During his Man United days, the Waterford native was at various points asked to play at centre-half, full-back, midfield and even goalkeeper.

While managers appreciated O’Shea’s versatility, regularly playing in different positions stunted the player’s development and ultimately did him no good.

It’s easy to see why Martin O’Neill opted not to play Wilson at centre-back (at least initially) — the position he has belatedly began to regularly occupy for Stoke.

Ireland are reasonably well covered in that area of the field, while Wilson is comfortable enough on the ball to do a decent job in the middle of the park or at full back when needed there.

Nevertheless, in the long term, it would surely be more beneficial for both Ireland and the player himself if he were regularly asked to play in his best position, which unquestionably is in the middle of the backline.

4. McGeady departure disappointing

It was disappointing to see Aiden McGeady leaving the action prematurely at the Aviva Stadium yesterday.

Along with Wes Hoolahan, the Everton man had been Ireland’s most creative player, although ironically, the Boys in Green did manage to score following his departure from the game, despite the dwindling creativity apparent on account of his absence.

That said, Martin O’Neill’s decision to withdraw the player after 66 minutes may not have been purely tactical.

The former Celtic man has barely played a full 90 minutes since joining Everton, given that he has been recovering from a lack of fitness caused by a period in the wilderness at previous club Spartak Moscow.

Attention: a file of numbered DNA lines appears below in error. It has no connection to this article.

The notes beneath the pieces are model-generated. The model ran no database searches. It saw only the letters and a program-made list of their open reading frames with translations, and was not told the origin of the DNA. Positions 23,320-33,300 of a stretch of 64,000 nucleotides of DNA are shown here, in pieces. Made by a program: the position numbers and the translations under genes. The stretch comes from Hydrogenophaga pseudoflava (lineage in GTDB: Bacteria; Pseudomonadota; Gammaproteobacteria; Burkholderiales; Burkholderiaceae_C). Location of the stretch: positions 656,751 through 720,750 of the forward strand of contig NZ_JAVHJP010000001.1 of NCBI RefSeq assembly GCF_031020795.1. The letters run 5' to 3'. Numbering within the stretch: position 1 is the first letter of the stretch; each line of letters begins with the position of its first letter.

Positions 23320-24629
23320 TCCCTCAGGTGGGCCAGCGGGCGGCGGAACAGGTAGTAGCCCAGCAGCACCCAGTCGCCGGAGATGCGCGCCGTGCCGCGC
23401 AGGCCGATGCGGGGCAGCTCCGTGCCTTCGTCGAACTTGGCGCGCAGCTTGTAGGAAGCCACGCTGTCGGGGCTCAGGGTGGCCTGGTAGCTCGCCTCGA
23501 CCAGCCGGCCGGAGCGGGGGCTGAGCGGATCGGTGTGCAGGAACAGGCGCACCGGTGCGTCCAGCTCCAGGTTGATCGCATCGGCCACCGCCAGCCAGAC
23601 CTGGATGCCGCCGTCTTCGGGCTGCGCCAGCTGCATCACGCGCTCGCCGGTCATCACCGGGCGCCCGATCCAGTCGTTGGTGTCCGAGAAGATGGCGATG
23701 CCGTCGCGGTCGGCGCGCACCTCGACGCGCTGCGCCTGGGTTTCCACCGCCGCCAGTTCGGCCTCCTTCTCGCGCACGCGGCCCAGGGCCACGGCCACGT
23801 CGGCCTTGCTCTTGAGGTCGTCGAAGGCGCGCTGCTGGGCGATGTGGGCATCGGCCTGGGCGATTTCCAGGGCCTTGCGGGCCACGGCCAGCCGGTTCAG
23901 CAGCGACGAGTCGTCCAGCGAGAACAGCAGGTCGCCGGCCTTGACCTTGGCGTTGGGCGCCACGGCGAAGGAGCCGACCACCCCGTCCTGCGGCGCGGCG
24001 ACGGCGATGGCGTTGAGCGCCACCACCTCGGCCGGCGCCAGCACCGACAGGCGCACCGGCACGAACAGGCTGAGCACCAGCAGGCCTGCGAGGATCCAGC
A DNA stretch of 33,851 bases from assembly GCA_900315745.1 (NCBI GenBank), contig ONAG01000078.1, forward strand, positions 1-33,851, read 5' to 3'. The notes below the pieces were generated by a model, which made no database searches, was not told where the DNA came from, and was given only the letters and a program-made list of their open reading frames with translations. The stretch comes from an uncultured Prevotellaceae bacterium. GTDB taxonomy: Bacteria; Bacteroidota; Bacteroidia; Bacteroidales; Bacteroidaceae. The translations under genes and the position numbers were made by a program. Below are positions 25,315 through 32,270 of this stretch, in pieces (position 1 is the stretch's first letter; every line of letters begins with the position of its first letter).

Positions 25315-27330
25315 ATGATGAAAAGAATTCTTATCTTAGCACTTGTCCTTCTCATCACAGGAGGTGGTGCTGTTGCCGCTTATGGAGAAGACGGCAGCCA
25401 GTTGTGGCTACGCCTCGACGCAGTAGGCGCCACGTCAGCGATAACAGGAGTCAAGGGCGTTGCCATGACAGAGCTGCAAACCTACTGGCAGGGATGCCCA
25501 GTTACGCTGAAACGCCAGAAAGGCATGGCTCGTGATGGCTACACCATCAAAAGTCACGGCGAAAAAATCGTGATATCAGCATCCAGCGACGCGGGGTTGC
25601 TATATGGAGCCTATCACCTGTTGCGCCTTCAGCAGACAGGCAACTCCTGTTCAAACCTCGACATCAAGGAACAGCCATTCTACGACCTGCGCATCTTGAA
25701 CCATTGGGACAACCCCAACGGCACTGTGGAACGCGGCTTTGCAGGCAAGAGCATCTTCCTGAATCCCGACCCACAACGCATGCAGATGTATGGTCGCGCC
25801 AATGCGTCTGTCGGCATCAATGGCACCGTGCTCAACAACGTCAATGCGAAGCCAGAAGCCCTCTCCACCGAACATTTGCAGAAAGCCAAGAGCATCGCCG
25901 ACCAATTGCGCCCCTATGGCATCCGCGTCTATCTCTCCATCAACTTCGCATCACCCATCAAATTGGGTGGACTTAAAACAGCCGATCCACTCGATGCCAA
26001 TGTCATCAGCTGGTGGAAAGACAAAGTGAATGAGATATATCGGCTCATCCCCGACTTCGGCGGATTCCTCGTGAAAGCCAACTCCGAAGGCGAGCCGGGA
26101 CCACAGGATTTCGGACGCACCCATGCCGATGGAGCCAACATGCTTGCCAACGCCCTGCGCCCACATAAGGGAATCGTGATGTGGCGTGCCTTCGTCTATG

5. Time to give Stokes a chance?

Source: nakamura254celtic/YouTube

Not for the first time, Ireland spurned several good opportunities yesterday, as they were ultimately made to pay for such lacklustre finishing.

Despite Shane Long’s admirable work rate and excellent play in the build-up, his performance was unlikely to change the opinions of those who suspect he is not quite clinical enough to be a top player at international level.

Surely therefore, Ireland need to give other strikers a try if they want to improve on their underwhelming goalscoring record of recent years.

Though he was conspicuous by his absence yesterday, with 19 goals in 32 appearances this season (and 51 goals in 88 appearances in total), Stokes — with Robbie Keane unavailable — is the closest thing Ireland have to a natural goalscorer. To put his record in context, Shane Long has managed only four goals in 15 appearances for Hull and 19 in 60 matches before that at West Brom. In other words, Stokes has scored as many goals in one season as Long managed in three with the Baggies.

Granted, the top level of international football is a major step up from the SPL, but the 25-year-old surely at least deserves a chance to prove he can perform on a more prestigious stage. If nothing else, his free-kick-taking ability (see above) would be a considerable asset.

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Paul Fennessy